What Is Mitral Valve Prolapse?
In mitral valve prolapse (MVP), also called Barlow’s syndrome, the flaps of the mitral valve do not close correctly. Instead, the valve bulges into the atrium. This can lead to mitral valve regurgitation, which means that blood leaks back into the left atrium through the prolapsed valve.
Only about three percent of Americans have mitral valve prolapse, according to the National Heart, Lung, and Blood Institute, and among these cases, serious complications are uncommon. (NHLBI) Most of the time, people with MVP do not have any symptoms, and it does not affect their daily lives.
What Are Risk Factors for Mitral Valve Prolapse?
Experts do not know exactly what causes MVP. Most people are born with abnormalities that cause the condition. These may include mitral valve flaps that are too big, thick, or stretchy. (NHLBI)
The Mayo Clinic reports that MVP is most commonly found in men over age 50. (Mayo) It is also found more often in people born with disorders of the connective tissue (collagen, ligaments, tendons, etc.).
MVP often runs in families, so you may be more likely to have it if your parents or other relatives do.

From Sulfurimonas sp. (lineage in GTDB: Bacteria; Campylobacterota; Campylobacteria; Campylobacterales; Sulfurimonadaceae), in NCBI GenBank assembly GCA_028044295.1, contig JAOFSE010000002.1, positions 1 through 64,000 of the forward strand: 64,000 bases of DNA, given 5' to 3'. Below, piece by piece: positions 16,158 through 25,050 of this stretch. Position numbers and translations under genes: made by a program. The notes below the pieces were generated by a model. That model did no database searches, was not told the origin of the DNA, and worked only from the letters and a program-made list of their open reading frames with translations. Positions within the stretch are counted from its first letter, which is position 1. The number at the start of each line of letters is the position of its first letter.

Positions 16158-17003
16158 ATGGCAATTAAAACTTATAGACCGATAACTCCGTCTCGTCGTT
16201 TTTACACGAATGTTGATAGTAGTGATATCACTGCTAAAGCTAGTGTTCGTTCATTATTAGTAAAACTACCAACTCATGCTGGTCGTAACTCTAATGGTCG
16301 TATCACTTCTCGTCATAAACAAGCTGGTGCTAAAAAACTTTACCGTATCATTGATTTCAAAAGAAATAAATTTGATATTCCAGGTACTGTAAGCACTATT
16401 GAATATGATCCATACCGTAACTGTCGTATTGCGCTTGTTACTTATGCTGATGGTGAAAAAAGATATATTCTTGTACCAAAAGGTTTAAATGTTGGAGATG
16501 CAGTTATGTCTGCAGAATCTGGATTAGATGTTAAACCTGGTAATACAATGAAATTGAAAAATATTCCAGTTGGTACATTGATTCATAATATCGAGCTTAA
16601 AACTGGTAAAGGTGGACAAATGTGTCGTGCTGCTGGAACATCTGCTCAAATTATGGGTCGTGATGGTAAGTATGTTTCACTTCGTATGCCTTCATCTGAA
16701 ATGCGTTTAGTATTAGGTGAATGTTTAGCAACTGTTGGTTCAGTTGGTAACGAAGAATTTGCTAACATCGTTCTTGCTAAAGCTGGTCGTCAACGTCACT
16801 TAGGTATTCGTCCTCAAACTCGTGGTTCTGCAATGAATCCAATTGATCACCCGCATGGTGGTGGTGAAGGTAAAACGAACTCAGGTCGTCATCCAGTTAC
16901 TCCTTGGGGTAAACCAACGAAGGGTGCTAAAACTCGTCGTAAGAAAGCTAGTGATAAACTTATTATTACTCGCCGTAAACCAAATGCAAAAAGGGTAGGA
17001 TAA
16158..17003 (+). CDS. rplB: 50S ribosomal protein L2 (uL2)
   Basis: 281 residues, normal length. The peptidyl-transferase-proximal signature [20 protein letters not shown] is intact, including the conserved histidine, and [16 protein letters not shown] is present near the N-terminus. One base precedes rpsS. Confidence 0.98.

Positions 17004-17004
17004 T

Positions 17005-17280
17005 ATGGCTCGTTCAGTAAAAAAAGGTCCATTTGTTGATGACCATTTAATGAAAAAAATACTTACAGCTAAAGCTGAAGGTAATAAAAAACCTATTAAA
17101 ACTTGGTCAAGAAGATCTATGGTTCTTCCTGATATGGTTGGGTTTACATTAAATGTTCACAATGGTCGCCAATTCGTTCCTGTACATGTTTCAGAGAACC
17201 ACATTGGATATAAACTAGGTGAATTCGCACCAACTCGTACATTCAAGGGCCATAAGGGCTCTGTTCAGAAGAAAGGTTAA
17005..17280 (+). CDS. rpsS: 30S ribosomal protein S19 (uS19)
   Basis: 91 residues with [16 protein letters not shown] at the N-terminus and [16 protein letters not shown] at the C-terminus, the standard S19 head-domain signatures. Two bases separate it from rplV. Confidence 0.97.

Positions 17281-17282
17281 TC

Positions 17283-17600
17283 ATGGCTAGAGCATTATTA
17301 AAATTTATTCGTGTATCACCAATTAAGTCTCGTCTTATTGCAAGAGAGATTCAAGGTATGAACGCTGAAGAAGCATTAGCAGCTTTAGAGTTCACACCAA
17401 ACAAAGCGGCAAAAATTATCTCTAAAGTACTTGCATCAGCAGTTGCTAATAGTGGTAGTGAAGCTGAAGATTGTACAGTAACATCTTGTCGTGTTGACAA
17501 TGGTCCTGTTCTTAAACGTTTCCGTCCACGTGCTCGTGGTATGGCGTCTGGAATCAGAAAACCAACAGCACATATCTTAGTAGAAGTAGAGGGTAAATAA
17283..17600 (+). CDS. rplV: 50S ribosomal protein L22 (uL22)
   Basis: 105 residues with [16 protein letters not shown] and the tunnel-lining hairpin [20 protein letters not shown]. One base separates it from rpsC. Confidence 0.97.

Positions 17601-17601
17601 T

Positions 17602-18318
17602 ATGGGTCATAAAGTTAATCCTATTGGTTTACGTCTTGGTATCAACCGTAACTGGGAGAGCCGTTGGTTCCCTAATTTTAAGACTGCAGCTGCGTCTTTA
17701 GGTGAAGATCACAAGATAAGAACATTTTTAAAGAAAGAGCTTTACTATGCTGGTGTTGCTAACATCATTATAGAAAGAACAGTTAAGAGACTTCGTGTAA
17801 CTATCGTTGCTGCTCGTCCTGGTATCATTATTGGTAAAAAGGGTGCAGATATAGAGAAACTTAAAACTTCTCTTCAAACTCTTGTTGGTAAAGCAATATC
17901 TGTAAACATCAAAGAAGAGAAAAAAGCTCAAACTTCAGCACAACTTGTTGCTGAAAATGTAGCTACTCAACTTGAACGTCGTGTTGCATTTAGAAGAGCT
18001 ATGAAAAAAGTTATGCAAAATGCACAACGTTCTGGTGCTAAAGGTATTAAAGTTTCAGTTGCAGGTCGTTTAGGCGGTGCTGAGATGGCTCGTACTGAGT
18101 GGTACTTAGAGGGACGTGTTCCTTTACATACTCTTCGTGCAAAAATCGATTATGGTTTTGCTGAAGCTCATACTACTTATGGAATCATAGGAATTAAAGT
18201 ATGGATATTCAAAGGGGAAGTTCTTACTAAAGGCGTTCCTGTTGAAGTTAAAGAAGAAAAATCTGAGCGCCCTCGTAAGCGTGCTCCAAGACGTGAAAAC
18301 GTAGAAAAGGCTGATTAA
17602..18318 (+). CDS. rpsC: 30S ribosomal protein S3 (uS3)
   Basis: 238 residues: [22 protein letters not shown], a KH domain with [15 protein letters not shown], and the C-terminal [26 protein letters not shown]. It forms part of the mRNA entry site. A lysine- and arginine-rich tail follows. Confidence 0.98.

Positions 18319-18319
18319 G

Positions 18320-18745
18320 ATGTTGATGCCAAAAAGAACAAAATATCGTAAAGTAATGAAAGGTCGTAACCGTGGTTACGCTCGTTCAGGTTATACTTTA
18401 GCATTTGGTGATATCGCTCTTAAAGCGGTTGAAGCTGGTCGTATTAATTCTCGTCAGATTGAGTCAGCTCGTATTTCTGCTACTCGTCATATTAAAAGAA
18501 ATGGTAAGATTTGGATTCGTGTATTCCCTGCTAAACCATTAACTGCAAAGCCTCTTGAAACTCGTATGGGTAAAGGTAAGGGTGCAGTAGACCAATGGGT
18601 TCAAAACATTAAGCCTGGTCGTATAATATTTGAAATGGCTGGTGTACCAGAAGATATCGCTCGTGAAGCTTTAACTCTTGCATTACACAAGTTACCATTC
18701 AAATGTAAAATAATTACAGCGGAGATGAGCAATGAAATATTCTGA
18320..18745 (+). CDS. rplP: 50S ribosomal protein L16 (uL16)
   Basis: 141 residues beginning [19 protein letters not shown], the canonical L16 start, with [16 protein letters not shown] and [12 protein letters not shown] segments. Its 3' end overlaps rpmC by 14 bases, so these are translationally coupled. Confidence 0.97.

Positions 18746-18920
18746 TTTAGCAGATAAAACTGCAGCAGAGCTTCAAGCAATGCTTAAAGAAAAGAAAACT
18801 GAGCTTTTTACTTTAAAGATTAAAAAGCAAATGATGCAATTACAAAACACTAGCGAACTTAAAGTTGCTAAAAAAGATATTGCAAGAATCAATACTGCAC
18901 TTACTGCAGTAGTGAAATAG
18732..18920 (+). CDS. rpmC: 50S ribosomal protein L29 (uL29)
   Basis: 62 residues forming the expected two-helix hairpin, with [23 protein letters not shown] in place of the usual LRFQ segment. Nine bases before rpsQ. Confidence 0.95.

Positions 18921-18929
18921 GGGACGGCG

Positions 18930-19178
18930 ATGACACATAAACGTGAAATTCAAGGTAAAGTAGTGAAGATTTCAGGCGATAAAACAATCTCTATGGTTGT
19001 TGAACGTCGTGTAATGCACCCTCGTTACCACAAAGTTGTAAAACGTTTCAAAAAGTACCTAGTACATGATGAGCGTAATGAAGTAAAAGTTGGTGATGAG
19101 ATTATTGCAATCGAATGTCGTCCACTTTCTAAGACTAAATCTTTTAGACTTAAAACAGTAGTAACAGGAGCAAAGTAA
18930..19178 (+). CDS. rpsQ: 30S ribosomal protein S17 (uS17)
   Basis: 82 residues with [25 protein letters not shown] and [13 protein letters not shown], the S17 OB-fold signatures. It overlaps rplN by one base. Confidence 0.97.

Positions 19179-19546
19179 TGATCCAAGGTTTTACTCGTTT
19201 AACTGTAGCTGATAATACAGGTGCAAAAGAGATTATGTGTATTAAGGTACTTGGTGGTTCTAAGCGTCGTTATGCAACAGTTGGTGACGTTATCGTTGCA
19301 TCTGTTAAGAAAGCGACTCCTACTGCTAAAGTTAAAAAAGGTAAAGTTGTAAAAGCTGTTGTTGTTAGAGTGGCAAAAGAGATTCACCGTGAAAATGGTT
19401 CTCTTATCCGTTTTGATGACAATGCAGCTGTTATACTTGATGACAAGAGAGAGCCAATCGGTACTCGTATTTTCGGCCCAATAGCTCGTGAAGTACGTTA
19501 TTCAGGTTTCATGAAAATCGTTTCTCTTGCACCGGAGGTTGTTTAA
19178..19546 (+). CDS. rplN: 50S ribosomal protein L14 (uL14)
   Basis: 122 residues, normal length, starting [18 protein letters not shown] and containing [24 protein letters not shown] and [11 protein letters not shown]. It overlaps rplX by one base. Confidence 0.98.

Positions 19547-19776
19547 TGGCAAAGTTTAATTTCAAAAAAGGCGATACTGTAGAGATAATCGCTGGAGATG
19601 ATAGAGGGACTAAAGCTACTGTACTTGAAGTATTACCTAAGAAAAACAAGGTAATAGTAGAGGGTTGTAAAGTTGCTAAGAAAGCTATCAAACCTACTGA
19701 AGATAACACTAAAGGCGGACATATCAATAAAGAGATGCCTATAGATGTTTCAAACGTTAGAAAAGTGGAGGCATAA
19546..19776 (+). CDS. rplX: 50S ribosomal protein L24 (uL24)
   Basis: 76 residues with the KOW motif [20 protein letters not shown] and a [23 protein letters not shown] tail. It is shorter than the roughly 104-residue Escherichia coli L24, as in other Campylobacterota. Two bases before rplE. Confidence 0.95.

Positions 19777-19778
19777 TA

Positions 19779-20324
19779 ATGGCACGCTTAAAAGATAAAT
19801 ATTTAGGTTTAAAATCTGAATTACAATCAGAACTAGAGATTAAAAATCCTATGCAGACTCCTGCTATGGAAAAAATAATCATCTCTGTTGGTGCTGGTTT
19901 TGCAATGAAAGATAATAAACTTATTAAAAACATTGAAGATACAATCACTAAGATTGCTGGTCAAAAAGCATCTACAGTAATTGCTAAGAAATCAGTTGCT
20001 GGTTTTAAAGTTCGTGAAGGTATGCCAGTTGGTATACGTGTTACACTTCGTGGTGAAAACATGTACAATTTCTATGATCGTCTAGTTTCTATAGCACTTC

Certain conditions may lead to mitral valve prolapse. These include:
- scoliosis–curvature of the spine
- adult polycystic kidney disease–a genetic condition in which large cysts interfere with kidney function
- Connective tissue problems such as Marfan’s syndrome–a genetic condition that affects the connective tissue of the skeletal and cardiovascular systems, eyes, and skin
How Is Mitral Valve Prolapse Treated?
In most cases, you won’t need any treatment for mitral valve prolapse. However, if you have noticeable symptoms, your doctor might choose to treat your condition.
Treatment often involves taking medications to help relieve any symptoms you’re experiencing. Possible medications your doctor might prescribe include:
- aspirin–to reduce the risk of blood clots
- beta blockers–to prevent your heart from beating irregularly and to improve blood flow
- blood thinners–to prevent blood clots
- diuretics–to remove excess fluid from the lungs
- vasodilators–to widen the blood vessels and improve blood flow
If your condition is more serious, such as if you have severe regurgitation or impaired heart function, you may need surgery. There are two basic types of surgery for this issue: valve replacement and valve repair. Your doctor will generally opt to repair the valve if possible.
If repairing the valve isn’t possible, it may be replaced with either a man-made mechanical valve or a biological valve harvested from a cow or pig or created from human tissue. There are pros and cons to both kinds of valves, so your doctor will discuss your options with you before the procedure.